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Provence-Alpes-Côte d'Azur, France

also known as Provence-Alpes-Côte d'Azur

Herbs and lavander faded aroma fills your nostrils as you approach the clear, blue waters of one of the most exquisite holiday destinations, The French Riviera. Here, under the pine shaded beaches, visitors nourish in the typical mediteranean climate with warm, dry, sun-soaked summers and gentle winters.

In the late XVIII-th century, the area of France’s mediteranean seashore became a fashionable spa resort for the brittish elite, as well as celebrities such as Queen Victoria, King Edward VII, the Rothschild family, as well as artists and writers such as Pablo Picasso, Henri Matisse, Edith Wharton, Somerset Maugham or Aldous Huxley. It is said that before that,  it was mostly a poor region of France, known for its fishermen small ports, olive plantations and flower cultures, that would be used for the fabrication of perfume. 

The region’s  name would later come from writer Stepher Ligeard,born in the french region “Côte d’Or. He would then reffer to it as “La Côte d’Azur”, in the book with the same name, due to the azure, crystalline color of the water. While here, one must not miss Palais du Prince, the residence of the Grimaldi family of Monaco, built in 1191. Rummaging through its corridors, it’s dramatic history of having been bombarded and besieged by many foreign powers will undoubtably leave its mark upon you. The enchanting wide thoroughfare in Aix-en-Provence, Cours Mirabeau is most likely to leave you breathless as you stroll through its 440 m length and 42 m width, softly caressing your imaginative muscles.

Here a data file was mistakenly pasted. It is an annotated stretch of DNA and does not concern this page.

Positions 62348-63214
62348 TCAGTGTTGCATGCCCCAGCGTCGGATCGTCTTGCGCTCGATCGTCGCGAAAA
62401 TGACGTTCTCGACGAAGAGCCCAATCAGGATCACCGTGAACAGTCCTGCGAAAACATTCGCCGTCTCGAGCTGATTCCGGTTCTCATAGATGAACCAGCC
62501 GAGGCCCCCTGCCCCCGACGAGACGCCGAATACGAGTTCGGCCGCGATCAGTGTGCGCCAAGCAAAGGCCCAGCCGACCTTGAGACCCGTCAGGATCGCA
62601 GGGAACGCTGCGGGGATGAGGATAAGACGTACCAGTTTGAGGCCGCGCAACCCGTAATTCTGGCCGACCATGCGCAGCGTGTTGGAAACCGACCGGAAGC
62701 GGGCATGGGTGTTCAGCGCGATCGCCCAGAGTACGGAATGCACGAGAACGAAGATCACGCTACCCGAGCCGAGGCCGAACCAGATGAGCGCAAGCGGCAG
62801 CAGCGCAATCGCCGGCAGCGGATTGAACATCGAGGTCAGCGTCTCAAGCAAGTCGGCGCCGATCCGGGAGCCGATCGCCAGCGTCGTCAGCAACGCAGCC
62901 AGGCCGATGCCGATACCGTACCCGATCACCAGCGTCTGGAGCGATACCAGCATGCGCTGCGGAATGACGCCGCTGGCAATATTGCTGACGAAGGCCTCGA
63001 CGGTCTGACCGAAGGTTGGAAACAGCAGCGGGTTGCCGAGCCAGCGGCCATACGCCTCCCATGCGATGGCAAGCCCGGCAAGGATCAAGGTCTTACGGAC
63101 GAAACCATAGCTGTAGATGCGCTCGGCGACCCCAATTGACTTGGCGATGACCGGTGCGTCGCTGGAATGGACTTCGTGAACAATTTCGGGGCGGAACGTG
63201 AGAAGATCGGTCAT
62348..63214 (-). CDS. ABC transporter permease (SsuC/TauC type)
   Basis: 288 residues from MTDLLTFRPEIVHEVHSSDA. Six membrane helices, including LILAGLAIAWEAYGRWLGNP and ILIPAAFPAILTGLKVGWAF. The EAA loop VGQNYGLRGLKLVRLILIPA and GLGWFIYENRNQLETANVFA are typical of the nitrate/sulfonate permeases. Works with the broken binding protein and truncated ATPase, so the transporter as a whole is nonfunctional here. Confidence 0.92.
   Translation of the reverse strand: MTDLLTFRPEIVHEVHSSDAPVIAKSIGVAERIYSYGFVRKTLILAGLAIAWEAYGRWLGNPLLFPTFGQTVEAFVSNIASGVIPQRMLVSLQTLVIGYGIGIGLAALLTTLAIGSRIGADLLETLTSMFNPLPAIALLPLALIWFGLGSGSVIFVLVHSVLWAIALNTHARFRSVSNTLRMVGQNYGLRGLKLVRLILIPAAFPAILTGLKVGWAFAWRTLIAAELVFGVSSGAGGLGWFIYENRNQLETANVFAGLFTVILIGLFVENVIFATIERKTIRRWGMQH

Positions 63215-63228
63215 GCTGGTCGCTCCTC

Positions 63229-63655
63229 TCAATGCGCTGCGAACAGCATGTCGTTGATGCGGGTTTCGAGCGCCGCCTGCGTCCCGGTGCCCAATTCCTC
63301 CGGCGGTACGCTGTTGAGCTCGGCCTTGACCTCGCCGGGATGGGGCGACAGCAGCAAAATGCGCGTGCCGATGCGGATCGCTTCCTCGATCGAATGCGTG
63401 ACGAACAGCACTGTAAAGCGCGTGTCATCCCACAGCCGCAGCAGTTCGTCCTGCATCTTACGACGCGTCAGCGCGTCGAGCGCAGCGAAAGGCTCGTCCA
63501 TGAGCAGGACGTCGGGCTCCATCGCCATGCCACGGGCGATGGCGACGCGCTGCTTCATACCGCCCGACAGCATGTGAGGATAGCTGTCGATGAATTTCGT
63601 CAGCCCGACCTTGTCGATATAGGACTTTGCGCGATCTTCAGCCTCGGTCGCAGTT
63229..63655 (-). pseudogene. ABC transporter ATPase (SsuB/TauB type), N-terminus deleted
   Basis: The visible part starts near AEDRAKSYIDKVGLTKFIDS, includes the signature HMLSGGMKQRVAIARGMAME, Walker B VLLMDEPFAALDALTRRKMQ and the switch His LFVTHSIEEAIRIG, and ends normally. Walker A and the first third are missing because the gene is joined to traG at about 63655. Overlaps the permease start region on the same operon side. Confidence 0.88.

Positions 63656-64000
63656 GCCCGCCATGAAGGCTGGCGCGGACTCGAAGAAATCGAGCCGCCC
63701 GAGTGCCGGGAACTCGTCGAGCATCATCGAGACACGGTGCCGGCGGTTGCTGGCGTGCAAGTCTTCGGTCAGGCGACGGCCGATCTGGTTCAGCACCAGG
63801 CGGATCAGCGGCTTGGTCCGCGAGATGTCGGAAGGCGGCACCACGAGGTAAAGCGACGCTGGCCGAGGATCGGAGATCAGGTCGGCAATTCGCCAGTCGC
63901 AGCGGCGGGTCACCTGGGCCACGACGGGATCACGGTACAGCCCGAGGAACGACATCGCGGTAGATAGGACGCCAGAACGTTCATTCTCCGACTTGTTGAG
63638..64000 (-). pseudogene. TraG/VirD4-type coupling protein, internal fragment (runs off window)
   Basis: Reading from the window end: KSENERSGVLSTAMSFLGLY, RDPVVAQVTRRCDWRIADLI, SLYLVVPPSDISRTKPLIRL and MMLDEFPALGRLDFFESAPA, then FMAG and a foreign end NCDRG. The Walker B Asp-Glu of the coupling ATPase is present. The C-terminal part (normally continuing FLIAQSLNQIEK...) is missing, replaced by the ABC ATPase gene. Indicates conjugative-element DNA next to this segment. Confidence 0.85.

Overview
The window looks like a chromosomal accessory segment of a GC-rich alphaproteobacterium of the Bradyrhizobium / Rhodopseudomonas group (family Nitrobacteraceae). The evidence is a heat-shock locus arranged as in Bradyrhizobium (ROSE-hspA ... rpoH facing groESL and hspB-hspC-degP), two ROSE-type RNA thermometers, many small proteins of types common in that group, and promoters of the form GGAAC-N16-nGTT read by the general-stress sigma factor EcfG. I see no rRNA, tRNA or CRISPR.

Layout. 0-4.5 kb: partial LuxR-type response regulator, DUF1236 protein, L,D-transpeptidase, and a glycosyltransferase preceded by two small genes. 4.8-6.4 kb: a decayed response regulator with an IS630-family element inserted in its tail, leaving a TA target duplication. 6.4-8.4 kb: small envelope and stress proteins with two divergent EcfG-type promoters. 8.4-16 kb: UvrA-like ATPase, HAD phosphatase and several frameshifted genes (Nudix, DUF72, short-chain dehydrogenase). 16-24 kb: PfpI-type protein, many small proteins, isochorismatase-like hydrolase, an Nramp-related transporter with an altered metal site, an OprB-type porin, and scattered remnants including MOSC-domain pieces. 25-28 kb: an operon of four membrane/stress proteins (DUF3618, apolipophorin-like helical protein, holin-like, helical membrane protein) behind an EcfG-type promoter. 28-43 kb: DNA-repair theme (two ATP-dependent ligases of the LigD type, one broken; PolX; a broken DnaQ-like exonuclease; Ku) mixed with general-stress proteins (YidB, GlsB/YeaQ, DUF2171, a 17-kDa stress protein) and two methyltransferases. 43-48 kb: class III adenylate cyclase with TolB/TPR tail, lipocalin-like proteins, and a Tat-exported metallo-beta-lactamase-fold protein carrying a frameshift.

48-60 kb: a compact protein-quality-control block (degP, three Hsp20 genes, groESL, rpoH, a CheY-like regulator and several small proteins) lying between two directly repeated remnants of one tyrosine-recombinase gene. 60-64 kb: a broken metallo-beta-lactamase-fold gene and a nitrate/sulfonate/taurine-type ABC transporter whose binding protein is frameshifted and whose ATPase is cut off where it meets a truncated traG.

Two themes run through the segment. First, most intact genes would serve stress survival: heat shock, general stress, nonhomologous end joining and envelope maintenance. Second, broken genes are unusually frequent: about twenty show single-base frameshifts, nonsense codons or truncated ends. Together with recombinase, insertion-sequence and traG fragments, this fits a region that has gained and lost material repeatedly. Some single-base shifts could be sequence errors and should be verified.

Cannes, hosting its famous Festival de Cannes since 1946, is another major landmark located in Provence – Alpes – Cote d’Azur, about 50km west from the city of Nisa. While here, one should see The Promenade de la Croisette, the waterfront avenue with palm trees, known for it’s picturesque beaches, cafés and boutiques, the fortified tower and Chapel of St Anne house of the Musée de la Castre. Walk right into Alexandre Dumas’ novel, The Count of Monte Cristo by venturing out in The Château d'If, a fortress that would later become a prison. The fortress is located on the island of If, the smallest in the Frioul archipelago, about a mile offshore in the Bay of Marseille in the Mediterranean Sea. Altho in the famous novel, the main character Edmond Dantès manages to escape from the gruelling prison, in reality, no one ever has, making it an even more impressive, shipe shivering landmark.

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